Illinois' pension crisis and efforts toward pension reform are no secret.
Bill Bergman, director of research at Truth in Accounting, writes:
Today, we may be on the cusp of "learning" more unlearned lessons. And this time, we aren't just exposed to a few autumn leaves falling to the ground, or a few twigs or limbs falling in a storm. This time, we may be looking at a rotting core - the trunk and roots of our society -- in our governments themselves.
We are already starting to see a few more leaves and twigs on the ground lately -- in Detroit, Stockton, and elsewhere. But they could have a lot of company.
Looking at the 50 states, Truth in Accounting's most recent analysis calculated that the state governments are facing employee retirement benefit liabilities in excess of $1 trillion - and more than 80% of them are still not included on the state governments' balance sheets. This is just at the state level; many (hundreds?) of local governments are facing similar circumstances.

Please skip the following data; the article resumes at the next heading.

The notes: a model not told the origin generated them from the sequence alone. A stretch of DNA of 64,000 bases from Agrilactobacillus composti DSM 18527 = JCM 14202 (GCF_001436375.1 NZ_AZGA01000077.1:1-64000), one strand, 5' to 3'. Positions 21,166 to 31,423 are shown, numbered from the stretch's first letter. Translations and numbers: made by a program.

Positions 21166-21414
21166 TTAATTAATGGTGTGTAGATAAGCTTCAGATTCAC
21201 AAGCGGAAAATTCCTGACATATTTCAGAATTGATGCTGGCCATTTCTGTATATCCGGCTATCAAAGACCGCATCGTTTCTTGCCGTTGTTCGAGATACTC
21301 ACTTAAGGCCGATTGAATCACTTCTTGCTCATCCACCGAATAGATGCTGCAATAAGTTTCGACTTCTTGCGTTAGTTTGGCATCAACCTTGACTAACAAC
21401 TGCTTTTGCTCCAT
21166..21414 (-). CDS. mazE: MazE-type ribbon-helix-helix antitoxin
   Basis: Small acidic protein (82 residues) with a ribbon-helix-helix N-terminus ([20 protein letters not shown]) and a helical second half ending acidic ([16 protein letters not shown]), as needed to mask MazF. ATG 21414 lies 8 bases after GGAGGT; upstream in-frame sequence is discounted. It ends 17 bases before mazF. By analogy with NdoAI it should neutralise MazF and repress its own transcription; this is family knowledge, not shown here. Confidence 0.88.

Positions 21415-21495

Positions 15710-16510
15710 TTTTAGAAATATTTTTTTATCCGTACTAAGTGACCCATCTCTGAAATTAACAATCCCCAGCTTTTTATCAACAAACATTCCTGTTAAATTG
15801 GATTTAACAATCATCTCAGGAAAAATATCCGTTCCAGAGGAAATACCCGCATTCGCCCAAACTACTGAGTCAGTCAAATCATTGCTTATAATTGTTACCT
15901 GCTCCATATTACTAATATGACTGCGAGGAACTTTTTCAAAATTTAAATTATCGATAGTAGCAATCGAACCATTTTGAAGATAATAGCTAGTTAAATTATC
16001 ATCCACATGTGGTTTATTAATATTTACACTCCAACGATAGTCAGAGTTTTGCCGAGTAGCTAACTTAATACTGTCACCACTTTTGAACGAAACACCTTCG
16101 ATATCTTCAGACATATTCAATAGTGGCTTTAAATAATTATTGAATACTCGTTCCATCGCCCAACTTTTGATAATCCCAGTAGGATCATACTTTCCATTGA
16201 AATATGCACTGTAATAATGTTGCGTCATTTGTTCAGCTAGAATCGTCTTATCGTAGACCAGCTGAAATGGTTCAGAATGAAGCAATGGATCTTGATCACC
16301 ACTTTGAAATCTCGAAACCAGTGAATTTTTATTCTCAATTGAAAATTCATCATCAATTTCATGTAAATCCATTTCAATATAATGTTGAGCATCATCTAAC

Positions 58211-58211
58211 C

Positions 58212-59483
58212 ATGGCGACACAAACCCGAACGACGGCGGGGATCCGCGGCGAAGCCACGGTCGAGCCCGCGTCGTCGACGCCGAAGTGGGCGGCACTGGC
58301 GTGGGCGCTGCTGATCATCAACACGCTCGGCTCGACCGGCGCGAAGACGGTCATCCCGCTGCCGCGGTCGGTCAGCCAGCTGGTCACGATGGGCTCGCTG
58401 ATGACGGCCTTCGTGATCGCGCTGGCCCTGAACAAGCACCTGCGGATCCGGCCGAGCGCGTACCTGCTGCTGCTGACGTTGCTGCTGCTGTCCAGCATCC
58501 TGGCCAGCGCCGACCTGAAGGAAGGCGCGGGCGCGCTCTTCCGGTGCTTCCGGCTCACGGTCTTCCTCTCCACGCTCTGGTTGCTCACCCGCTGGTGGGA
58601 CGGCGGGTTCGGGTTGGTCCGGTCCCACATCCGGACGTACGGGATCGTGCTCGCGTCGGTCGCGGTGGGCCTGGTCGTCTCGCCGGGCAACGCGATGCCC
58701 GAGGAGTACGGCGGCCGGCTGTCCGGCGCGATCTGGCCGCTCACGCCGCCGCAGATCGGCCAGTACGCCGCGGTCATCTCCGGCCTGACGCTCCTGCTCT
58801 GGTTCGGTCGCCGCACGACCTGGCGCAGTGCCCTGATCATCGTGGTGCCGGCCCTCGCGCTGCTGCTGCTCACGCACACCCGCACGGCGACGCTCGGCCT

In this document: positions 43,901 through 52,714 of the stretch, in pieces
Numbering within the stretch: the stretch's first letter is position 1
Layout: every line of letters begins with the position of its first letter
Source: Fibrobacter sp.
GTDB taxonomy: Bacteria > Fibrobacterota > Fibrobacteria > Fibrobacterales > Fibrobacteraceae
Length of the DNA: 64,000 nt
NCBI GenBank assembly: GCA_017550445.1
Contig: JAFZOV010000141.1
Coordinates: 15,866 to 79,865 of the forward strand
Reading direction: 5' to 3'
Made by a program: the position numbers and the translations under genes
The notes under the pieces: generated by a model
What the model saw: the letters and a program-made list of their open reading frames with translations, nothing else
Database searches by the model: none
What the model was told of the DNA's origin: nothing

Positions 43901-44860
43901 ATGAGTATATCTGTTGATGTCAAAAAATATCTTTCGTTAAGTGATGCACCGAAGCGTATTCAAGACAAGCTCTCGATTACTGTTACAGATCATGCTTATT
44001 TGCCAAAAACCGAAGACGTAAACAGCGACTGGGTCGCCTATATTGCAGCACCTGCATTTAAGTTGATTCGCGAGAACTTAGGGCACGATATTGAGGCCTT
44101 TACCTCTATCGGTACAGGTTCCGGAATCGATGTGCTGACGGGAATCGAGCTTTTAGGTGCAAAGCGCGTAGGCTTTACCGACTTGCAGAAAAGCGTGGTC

Read the rest Bergman's thoughts on government employee retirement at Reboot Illinois.
In Chicago and Cook County alone, all 10 public pension funds are now under 60 percent funded, according to a new report by the Civic Federation. That means that all Chicagoans would owe $20,000 today to pay off their shares in city, county and state pension liabilities. Why has the funding of these 10 systems in particular dropped so dramatically in the last 10 years?